Unpaid Hearst Interns Seek Class Cert. In FLSA Dispute

Law360 Scott Flaherty
March 10, 2013

A group of former Hearst Corp. interns urged a New York federal court Monday to grant class certification in a suit alleging that the magazine publisher violated labor laws by using interns as cheap fill-ins for gaps in its workforce.

The interns, who allege Hearst’s internship policies run afoul of the Fair Labor Standards Act and New York Labor Law, filed a motion for class certification under the NYLL. A federal judge previously granted conditional certification to the Hearst interns under the FLSA, according to a memorandum filed in support of Monday’s NYLL class certification bid.

Hearst uniformly classified all class members as nonemployees based on one factor that interns are college students who are eligible to receive academic credit for their internships, ” the memorandum said. Substantial evidence shows that interns performed productive work without pay and participated in internships structured around Hearst’s actual operations and not a classroom or academic experience. ”

In addition to seeking class certification, the interns on Monday filed a motion for partial summary judgment.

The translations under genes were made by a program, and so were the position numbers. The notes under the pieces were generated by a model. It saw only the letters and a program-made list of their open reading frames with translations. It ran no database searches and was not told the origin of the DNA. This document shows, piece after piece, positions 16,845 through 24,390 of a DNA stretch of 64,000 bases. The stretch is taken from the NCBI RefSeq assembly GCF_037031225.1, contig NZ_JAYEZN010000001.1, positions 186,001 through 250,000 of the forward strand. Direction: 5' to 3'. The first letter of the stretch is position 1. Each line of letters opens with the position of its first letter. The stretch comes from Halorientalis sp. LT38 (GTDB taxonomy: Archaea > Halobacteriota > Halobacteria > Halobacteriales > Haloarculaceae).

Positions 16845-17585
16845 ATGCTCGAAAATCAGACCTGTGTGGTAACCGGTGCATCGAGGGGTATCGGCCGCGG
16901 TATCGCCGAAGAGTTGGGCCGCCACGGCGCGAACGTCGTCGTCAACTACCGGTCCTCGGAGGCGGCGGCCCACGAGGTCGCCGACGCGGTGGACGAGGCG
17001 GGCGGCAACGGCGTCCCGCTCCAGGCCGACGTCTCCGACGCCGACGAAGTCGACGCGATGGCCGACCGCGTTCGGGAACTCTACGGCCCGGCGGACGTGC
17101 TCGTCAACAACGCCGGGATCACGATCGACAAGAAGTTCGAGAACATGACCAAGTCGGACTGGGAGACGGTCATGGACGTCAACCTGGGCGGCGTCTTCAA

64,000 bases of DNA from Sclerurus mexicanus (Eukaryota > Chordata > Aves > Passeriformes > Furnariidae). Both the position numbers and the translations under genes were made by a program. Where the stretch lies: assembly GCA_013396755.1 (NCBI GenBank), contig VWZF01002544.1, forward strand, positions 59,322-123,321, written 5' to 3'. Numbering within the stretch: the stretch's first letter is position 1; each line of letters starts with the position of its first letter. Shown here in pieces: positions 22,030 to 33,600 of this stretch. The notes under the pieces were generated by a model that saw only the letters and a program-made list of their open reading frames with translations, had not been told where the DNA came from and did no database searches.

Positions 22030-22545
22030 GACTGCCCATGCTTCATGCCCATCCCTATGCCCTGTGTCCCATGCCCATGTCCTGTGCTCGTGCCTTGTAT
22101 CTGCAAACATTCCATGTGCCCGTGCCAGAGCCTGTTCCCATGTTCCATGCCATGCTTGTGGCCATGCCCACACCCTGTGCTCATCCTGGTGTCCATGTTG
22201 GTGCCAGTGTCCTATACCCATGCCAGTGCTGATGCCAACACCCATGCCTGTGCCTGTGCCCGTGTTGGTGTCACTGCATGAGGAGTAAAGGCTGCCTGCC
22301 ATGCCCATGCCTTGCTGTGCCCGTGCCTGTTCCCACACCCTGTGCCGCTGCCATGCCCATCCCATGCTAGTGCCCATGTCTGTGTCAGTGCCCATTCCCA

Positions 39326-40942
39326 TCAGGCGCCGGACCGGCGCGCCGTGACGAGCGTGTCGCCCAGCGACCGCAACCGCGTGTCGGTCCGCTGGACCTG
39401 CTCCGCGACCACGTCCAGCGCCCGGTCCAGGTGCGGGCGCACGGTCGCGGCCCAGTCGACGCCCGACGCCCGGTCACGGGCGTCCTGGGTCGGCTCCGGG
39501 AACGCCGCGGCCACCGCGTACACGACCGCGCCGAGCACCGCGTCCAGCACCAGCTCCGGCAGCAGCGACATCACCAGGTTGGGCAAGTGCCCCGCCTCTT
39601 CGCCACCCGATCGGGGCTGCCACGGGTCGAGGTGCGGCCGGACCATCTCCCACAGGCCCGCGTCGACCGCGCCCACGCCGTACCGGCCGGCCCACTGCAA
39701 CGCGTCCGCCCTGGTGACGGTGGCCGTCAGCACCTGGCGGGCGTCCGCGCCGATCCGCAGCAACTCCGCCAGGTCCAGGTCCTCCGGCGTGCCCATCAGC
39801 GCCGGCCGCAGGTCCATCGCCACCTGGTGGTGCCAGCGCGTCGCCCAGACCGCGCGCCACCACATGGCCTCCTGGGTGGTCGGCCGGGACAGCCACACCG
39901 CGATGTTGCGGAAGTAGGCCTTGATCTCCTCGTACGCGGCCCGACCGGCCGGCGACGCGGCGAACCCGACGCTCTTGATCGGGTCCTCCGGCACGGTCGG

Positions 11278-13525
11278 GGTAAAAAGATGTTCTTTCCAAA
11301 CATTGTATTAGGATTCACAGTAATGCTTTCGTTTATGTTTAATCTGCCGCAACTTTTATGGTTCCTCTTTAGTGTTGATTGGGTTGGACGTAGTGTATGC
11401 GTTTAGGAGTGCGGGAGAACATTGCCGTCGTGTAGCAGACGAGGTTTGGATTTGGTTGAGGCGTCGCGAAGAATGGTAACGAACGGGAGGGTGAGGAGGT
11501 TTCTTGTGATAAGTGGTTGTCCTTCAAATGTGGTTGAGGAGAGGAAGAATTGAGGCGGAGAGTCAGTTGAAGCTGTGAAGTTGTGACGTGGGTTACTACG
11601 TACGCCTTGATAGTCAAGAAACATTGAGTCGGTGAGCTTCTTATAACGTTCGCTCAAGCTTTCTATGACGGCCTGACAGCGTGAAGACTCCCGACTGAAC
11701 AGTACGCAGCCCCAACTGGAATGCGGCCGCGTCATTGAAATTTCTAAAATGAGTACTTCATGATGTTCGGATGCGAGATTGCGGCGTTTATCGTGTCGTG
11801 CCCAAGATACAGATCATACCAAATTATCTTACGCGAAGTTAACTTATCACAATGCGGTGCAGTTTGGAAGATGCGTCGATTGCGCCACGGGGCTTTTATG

With the summary judgment motion, the interns asked the court to rule that they qualified as employees as defined by the FLSA and NYLL. The interns also requested liquidated damages, and a judgment that Hearst has willfully ” violated federal and state law based on its utter failure to take any steps to determine whether its policy of not paying interns is legal, ” the memorandum said.

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In July, U.S. District Judge Harold Baer Jr. granted conditional certification to the interns under the FLSA, allowing them to pursue those claims collectively. Judge Baer said at the time that Wang met the threshold for conditional FLSA certification by establishing that other employees ‘may be similarly situated’ to her. ”

Wang has satisfied this burden by providing allegations and affidavits to the effect that Hearst made a uniform determination that interns were not employees, required all interns to submit college credit letters and used interns to perform entry-level work with little supervision, ” the judge said in July.

Monday’s motion, which was filed by Wang along with several additional named plaintiffs, seeks to certify a class under the NYLL. The proposed class would include every person who has worked for Hearst in New York as an unpaid intern starting Feb. 1, 2006, and continuing through final judgment in the case.

Under a scheduling order, Hearst has a deadline of March 18 to oppose Monday’s class certification and partial summary judgment motions, and file any cross-motions for summary judgment.

Attorneys for Hearst and the interns did not immediately respond to requests for comment Tuesday.

The interns are represented by Adam T. Klein, Rachel M. Bien and Juno Turner of Outten & Golden LLP.

Hearst is represented by in-house counsel Eve B. Burton, Jonathan R. Donnellan, Kristina E. Findikyan and Courtenay B. O’Connor, as well as by Mark W. Batten of Proskauer Rose LLP.

The case is Wang v. The Hearst Corp., case number 1:12-cv-00793, in the U.S. District Court for the Southern District of New York.